Announcements and Law Updates

A comprehensive discussion of new Ninth Circuit cases, and of other new legal challenges and ideas, can be found on the Ninth Circuit blog. The Ninth Circuit blog contains Federal Defender Jon Sands' weekly Ninth Circuit summaries, interesting new defense challenges and theories posted by AFPDs David Porter and Steve Sady, and the “Case o’ The Week” memos by Federal Defender Steve Kalar. The Ninth Circuit blog is a useful starting place for the latest developments in federal criminal defense.

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SCOTUS: Stokeling Decision on Robbery as Violent Felony

The Supreme Court issued an opinion today in Stokeling v. U.S., concerning whether Florida’s robbery statute qualifies as a violent felony under the ACCA.  Unfortunately it was a 5-4 decision that went for the government (Breyer plus the 4 most-conservative Justices in the majority, and Roberts plus the 3 liberals in dissent). 

Florida’s robbery statute only required the use of sufficient force to overcome the victim’s resistance.  Stokeling argued that this amount of force was not enough to qualify as a violent felony under ACCA’s force clause, citing Curtis Johnson v. United States, 559 U. S. 133 (2010), which held that ACCA’s force clause required the predicate offense to entail violent physical force, capable of causing pain or physical injury.  The Court held that Florida’s statute, which is consistent with the common-law definition of robbery, required sufficient force under Curtis Johnson (though the decision certainly “nuanced” Johnson).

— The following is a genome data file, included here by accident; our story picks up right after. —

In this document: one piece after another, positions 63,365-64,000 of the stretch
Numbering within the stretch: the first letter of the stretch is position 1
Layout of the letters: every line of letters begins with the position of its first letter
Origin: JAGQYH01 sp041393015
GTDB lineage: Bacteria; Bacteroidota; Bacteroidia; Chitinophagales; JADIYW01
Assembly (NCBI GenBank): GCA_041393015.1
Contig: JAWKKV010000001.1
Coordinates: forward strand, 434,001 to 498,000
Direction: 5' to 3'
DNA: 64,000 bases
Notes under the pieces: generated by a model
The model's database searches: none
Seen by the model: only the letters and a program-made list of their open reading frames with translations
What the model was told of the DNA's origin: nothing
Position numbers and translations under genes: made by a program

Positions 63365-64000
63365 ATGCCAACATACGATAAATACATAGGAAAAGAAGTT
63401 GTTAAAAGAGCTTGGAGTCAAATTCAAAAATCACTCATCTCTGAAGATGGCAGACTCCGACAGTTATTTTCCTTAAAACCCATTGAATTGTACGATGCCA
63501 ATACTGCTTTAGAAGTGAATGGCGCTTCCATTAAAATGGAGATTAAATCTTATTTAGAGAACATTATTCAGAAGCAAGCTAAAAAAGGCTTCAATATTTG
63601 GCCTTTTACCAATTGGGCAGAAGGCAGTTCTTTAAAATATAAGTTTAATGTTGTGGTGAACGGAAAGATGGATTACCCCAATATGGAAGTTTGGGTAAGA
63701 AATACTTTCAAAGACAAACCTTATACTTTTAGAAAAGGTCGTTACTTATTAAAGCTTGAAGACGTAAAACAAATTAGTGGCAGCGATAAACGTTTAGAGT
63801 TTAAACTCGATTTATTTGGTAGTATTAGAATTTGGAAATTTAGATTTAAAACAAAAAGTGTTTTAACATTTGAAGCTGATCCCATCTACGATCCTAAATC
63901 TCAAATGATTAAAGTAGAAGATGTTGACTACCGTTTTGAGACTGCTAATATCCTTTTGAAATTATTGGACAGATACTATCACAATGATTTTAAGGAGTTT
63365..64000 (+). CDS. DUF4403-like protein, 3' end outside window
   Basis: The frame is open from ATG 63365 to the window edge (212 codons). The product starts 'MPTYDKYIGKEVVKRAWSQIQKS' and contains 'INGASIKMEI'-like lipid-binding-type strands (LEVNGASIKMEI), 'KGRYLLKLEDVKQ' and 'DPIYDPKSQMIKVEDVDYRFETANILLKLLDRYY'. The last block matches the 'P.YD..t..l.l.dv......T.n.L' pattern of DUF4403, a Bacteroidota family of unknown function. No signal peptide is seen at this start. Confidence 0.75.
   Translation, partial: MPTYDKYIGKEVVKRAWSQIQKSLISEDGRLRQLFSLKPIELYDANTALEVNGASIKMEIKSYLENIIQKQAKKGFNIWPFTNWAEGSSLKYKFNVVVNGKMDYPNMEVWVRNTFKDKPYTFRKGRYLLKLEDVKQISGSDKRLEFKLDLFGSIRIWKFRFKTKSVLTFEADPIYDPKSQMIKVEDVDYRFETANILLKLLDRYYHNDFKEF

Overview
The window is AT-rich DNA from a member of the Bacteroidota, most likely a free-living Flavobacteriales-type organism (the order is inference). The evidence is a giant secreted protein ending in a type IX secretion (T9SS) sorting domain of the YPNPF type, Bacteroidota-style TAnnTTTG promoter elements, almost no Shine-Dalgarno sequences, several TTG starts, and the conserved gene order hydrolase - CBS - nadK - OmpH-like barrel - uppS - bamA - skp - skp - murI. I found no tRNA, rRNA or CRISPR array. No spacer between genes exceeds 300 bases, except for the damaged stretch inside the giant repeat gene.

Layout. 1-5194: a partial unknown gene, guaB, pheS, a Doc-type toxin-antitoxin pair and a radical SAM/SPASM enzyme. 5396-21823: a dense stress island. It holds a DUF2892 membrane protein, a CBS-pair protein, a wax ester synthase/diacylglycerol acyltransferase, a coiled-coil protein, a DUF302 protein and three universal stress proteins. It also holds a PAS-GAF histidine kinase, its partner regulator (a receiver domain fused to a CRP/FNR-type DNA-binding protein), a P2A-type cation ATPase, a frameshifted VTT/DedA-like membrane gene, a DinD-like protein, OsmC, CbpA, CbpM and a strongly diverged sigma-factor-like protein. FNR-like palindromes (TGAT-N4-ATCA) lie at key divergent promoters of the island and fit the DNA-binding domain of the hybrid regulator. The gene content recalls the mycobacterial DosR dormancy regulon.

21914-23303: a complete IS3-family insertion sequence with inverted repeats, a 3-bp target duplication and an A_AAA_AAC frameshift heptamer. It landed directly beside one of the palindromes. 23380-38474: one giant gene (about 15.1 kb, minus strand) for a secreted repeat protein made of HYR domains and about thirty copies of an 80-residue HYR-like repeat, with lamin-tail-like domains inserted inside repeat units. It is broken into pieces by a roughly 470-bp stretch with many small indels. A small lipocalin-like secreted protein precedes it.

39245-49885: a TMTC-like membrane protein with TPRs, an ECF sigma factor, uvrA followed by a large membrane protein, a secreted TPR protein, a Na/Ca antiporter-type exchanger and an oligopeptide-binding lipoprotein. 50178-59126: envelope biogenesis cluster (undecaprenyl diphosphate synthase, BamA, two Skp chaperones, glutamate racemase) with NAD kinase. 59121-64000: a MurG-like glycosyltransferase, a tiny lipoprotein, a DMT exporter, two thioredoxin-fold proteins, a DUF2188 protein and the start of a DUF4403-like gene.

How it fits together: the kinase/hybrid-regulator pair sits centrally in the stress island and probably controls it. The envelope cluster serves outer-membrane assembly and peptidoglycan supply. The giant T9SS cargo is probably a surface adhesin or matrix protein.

The decision should not apply to California robbery, however, and existing case law holding that CPC 211 is not a violent felony under the ACCA and not a crime of violence under the Guidelines remains good law. See United States v. Bankston, 901 F.3d 1100, 1104 (9th Cir. 2018) (Guidelines); United States v. Dixon, 805 F.3d 1193, 1196 (9th Cir. 2015) (ACCA).  CPC 211 is still not a crime of violence because unlike the Florida statute, you can violate CPC 211 by threatening to use force against property not another person, and because CPC 211 can be violated if you accidentally use force, which is an insufficient mens rea to qualify.